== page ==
Swimming pool design is constantly evolving as new chemical treatment technology is developed, inserts and anchors are strengthened, and play features are reimagined. Unfortunately, due to the nature of the industry, operators and owners are not always eager to have a brand-new product installed at their facility. It is difficult to find a “guinea pig” to test a new pH buffer system when muriatic acid and CO2 are so tried and tested. Often, no one wants to commit large sums of money and manpower based on information from a manufacturer.
Counsilman-Hunsaker regularly reviews products to determine if they are worthy of being specified for use in a new facility. It takes a great deal of confidence in a product for it to be considered our basis of design. This confidence is only gained over time and positive feedback from those who deal with the systems on a daily basis. However, if a test facility were developed solely for researching new products on the market, what would it include?
Solid pH Buffer System
The Acid-Rite pH adjustment system is manufactured by Axiall and utilizes sodium bisulfate tablets as opposed to a traditional muriatic acid feed system. Axiall is a major player when it comes to chemical treatment systems and this new product is exciting because it appears to eliminate many of the concerns operators have with their pH buffer systems. Solid bisulfate tablets are provided in 45-lb resealable pails that eliminate the need for muriatic acid transport and storage. Muriatic acid has a very strong odor and can irritate eyes (and certainly harm skin) if not handled properly. The Acid-Rite system is said to be more consistent at balancing pH.
Acid feed systems, regardless of whether the acid is a solid or liquid, should be housed in a chemical room separate from the mechanical room. Muriatic acid feeders require regular maintenance to the small chemical tubing that delivers the acid to the main pool water line. If this tubing is compromised and the muriatic acid is exposed to the surrounding air, the equipment and ventilation systems become susceptible to corrosion. Even the vapors released while filling the muriatic acid storage tank can be enough to damage the HVAC system ventilating this room. The effects of solid acid tablets on the HVAC components will need to be studied before the Acid-Rite system can be considered a viable replacement to muriatic acid.
Silent Gutter Grating
Assuming our research pool uses a perimeter overflow system, Daldorado’s Silent Flow parallel gutter grating would be installed as it looks to be a promising new addition to the grating market. The grating has 40% open area, allowing more water to pass through it when compared with a typical 35% open area grating. Water is less restricted when passing through the grating which leads to greater noise reduction, hence the “Silent” name. The parallel grates are thin and frequent across the gutter, but still comply with entrapment guidelines. Additionally, the grating can be installed along radii.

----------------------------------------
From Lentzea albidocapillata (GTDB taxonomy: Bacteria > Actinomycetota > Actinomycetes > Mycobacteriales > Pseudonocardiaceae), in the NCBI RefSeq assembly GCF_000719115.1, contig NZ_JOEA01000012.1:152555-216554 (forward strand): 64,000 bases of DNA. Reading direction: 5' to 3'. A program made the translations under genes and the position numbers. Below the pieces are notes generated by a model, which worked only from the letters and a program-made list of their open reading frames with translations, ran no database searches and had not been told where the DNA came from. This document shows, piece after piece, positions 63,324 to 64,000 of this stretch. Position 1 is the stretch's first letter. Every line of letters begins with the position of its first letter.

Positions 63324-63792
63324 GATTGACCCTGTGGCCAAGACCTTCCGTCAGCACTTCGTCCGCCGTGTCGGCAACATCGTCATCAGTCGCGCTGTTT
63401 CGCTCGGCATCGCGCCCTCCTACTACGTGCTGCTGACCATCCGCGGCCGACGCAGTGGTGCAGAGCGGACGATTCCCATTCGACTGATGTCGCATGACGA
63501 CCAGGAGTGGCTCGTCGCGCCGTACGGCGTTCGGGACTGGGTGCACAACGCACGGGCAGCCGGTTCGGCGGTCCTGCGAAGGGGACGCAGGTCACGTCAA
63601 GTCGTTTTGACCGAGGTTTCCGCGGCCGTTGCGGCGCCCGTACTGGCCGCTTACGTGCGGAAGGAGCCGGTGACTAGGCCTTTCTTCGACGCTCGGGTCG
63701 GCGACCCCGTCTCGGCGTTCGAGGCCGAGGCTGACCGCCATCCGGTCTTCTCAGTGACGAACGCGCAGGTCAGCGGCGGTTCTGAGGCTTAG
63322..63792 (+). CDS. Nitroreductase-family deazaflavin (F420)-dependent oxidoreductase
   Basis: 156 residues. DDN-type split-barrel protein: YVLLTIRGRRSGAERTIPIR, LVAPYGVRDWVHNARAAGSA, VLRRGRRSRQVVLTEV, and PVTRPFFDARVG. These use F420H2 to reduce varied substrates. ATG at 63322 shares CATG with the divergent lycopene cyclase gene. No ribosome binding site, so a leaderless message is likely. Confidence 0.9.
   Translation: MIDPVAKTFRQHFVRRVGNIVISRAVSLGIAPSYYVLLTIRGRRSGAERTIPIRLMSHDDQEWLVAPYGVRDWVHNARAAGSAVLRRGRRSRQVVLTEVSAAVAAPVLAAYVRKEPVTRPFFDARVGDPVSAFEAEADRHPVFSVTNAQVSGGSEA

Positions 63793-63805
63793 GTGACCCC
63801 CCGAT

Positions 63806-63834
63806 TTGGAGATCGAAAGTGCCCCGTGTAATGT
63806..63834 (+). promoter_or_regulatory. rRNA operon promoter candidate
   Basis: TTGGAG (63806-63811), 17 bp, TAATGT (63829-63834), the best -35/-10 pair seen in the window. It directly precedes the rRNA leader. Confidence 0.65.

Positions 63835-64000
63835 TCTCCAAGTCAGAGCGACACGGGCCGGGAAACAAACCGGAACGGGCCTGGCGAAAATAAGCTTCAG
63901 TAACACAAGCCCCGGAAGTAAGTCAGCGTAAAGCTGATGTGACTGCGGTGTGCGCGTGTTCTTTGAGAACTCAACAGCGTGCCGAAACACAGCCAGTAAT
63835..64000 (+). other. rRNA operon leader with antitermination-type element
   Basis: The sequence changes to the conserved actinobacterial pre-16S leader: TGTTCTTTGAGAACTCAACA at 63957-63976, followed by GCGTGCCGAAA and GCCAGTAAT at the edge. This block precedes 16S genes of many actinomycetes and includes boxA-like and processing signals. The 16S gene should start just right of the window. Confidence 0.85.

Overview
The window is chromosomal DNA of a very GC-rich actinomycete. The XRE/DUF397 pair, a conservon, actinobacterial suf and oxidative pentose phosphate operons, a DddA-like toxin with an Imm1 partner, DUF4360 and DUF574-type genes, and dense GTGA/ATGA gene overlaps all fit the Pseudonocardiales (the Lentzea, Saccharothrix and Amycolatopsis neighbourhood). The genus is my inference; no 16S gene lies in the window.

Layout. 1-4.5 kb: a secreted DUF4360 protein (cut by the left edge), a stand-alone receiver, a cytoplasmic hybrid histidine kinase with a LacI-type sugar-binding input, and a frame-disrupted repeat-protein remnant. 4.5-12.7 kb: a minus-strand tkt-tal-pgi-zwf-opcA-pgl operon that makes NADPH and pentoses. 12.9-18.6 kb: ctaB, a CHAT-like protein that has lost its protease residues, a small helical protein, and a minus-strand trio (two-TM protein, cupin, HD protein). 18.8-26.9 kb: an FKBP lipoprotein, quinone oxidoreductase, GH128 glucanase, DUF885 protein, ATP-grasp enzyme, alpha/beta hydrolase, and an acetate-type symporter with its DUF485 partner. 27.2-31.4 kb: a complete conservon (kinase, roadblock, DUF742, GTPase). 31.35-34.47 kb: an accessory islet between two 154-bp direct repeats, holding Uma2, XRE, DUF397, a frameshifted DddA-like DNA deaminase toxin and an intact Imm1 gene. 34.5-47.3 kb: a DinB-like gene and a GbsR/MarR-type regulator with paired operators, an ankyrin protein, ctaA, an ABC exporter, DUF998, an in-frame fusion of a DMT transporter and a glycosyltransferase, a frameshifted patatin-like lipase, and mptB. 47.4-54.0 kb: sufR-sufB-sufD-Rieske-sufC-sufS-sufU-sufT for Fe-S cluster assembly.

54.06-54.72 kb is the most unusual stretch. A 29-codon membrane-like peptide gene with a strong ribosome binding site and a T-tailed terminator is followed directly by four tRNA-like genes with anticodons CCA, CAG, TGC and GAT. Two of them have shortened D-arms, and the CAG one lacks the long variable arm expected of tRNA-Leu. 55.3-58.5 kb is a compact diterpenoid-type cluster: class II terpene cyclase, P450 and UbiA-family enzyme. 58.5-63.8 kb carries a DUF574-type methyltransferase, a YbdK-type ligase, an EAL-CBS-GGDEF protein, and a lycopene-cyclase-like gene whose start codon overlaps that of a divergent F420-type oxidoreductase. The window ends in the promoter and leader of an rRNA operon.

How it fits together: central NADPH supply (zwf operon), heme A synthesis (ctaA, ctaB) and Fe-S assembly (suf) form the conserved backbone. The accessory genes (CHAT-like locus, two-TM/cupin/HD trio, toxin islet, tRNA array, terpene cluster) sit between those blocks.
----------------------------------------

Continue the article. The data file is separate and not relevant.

Taking this into account, along with noise reduction and pleasing aesthetics, the Daldorado parallel grating would work best on a freeform leisure pool. However, our research facility would subject the grating to “surges” of water created during competition as swimmers near an end wall. If the grating cannot capture enough of the water, specifically on a deck level gutter, puddles may form on the deck and the pool will slowly lose water over time.
Convenient Zip Line
Zip Lines are a cheap way to incorporate play value into a leisure pool, however they require full time attendance to regulate use. Full-length zip lines also take up a large amount of water area when in use; usually a lap lane or the width of the pool. The AquaClimb Aqua Zip’N combines the excitement of traditional zip line with the convenient functionality of a rope swing. Comprised of powder coated 304L stainless steel, the structure of the system stands eight feet tall and is mounted to the deck using two footings. The selling point of the Aqua Zip’N is a self-retracting trolley that eliminates the need for a life guard to be constantly stationed at the feature. Riders up to 250 lbs. can swing one after another as the rope will retract into the starting position after each use.
This feature seems like a no brainer for facilities that are tight on space or under-staffed, but there are still some considerations that need to be studied. For example, play features by nature are susceptible to scratches and chipping which can present issues for power coated stainless steel. Life guards will also need to be vigilant of the potential threat of a rider swinging out and over another swimmer.
Several facility owners are confident enough in these new products to already be implementing them. For lack of a multimillion dollar research facility, Counsilman-Hunsaker will monitor and evaluate their performance to determine their validity. Although, it may be some time before we see these products regularly installed as word of mouth is often the only way for people to become comfortable with new ideas in our industry.